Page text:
Hills are formed by many different factors. For example, the steepness of the slope of the land is a major component in determining how long it will take for hills to form. Hills can also be created by large earthquakes or landslides.
These scenarios typically cause sediment to collect on one side of a valley, which causes an imbalance and causes one side of the valley to erode faster than the other. As this continues over time, a hill forms as a result of unequal erosion.
Types of Hills
Hills come in several types and there are a few different names given to them. There is a syncline and anticline, which typically form when two different layers of rock push against each other and buckle. A mesa is created when an upwelling of molten lava cools, creating a flat-topped plateau that stands out from the surrounding terrain. The term “mesa” can also be used for any type of hill or mountain with a steep slope on one side (the north face) but not so much on the south face. This means it has been eroded by wind and water more than the rest of its surroundings.
What Is a Mountain?
Mountains, in general, are considered taller than a hill, although there is no official height that has been assigned to this land mass. Mountains are usually quite obvious in local topography, and some examples of popular mountains include Mount Rainier, Mount Hood, and Mount Washington. Some generally accepted mountain characteristics include:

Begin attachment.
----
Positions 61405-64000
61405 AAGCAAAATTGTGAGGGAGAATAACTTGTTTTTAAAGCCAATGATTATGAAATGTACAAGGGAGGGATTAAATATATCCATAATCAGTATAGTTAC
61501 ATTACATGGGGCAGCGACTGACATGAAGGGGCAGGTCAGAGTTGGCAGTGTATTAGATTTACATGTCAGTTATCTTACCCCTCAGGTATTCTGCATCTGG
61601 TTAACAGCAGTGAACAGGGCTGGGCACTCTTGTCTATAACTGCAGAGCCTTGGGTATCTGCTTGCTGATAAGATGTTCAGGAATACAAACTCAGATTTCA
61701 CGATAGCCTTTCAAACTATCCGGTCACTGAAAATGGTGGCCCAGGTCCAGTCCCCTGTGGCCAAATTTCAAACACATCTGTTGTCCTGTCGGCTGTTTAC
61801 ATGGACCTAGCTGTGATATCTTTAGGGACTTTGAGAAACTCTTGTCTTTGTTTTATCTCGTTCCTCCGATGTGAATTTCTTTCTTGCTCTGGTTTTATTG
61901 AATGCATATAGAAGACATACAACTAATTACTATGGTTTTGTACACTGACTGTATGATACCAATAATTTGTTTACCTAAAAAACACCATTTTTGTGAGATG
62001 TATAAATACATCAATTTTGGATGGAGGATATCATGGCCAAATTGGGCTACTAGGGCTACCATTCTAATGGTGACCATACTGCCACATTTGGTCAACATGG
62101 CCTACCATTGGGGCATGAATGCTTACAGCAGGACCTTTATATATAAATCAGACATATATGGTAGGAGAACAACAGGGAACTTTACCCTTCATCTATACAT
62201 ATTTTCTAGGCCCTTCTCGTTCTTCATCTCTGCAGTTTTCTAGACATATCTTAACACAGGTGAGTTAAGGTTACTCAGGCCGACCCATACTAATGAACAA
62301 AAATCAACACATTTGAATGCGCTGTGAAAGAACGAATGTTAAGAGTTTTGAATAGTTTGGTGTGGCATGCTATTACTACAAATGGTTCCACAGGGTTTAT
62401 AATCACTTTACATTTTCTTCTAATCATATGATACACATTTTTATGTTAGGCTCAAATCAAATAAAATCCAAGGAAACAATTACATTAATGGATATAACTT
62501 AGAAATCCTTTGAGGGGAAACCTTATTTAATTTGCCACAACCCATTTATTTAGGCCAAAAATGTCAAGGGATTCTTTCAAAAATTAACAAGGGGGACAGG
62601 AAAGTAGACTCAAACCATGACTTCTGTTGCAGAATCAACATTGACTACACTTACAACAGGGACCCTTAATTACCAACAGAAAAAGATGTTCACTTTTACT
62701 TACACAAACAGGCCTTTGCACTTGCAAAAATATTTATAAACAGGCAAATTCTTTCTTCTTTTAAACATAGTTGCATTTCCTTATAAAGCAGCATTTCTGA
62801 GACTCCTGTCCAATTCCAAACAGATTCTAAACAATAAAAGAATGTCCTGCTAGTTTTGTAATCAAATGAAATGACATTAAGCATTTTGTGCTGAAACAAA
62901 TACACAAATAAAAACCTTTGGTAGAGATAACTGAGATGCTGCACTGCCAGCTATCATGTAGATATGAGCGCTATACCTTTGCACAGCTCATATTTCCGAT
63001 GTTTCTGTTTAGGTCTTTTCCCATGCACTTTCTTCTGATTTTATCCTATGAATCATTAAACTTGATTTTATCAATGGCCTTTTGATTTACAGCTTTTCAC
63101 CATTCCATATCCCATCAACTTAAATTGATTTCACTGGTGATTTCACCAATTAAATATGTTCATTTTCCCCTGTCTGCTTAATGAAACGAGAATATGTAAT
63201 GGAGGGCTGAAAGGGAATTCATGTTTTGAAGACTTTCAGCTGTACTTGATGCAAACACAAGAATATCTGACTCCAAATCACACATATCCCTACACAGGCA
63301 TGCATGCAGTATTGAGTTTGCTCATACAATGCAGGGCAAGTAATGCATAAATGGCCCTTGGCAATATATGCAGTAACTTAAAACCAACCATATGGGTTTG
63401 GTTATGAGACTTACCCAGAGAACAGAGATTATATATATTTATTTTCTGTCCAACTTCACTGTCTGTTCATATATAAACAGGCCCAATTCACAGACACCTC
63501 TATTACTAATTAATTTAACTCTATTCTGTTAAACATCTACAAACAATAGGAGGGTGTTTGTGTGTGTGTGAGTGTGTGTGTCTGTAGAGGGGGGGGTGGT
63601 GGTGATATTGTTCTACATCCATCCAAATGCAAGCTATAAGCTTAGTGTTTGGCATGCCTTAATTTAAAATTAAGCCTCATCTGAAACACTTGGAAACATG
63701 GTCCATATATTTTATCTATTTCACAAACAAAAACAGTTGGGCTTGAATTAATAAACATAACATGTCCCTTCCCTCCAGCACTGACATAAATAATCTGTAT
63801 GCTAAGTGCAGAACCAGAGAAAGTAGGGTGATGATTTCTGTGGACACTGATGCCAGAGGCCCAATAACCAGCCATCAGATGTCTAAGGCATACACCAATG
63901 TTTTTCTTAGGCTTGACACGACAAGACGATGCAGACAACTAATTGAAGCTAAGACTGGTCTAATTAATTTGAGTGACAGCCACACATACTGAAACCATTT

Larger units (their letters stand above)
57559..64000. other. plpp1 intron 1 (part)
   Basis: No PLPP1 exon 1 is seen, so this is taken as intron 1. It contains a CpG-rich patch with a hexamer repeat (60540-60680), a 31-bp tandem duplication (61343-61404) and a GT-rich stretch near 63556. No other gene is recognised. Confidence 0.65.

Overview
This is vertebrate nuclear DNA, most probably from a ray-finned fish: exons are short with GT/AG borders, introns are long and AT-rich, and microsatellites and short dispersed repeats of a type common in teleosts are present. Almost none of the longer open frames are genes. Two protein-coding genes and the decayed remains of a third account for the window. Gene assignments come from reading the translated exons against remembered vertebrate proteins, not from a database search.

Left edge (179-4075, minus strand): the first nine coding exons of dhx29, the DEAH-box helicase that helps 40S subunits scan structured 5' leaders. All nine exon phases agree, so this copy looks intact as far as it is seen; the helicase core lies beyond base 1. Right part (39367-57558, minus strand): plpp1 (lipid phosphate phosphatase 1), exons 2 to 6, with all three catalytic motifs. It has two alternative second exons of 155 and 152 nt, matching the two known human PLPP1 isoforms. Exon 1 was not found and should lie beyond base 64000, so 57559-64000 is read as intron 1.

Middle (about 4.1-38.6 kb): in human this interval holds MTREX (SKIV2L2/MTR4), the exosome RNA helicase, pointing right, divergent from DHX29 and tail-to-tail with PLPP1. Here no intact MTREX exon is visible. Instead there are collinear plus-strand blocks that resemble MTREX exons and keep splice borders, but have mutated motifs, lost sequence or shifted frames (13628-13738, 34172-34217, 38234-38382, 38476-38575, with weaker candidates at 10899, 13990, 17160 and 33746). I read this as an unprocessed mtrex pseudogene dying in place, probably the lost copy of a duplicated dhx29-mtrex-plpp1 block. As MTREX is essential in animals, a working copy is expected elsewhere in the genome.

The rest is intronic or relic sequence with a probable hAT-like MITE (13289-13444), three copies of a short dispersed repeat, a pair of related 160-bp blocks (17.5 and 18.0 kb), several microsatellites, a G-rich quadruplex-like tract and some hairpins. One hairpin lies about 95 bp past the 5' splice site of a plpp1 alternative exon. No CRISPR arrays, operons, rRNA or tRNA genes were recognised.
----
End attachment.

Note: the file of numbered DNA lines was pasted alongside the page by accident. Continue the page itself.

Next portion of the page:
- a natural landscape caused by the earth faulting
- a steep elevation in landscape that is abrupt compared to nearby surroundings
- a height of at least 2,000 feet
- a steep peak or defined summit
- often a mountain has been named
- are difficult to climb
When Is a Hill a Mountain
There are some hills that are considered mountains. For example, in South Dakota, the Black Hills could be classified as mountains as they have a elevation over 2,000 feet. Black Elk Peak, an area of the Black Hills, has an elevation of over 7,000 feet, but the area received their name initially from the indigenous Lakota Indians, who referred to the mountains as Black Hills and the name has remained intact.
Types of Mountains
It’s not always easy to classify a mountain into one type or another. Some mountains are volcanic and others are formed from fault lines that rise up because of the movements of the Earth’s tectonic plates. There is also a third kind which can be difficult to distinguish. These mountains do not typically have clearly defined edges like volcanoes and fault lines, but instead they form their own type of geological structure.
Earth’s mountains are categorized in two ways: by height, and by the type of rock that formed them. The tallest mountain in the world is Mount Everest which towers at 8,848.86 meters. The Himalaya Range spans five nations and contains the worlds’ top ten tallest mountains, including K2 (8,611m) and Kangchenjunga (8,586m). Mountains are also classified by rock type.
The earth has an interesting and varied geography that has piqued the interest of humans all over the world, proving that there are sometimes no set guidelines when it comes to naming landscapes . Hills and mountains are integral to topography no matter what definition they fall under and even with no hard and fast rules, they both can be classified through the comparison of climate, heights, and the ecosystem surrounding them and a lot more.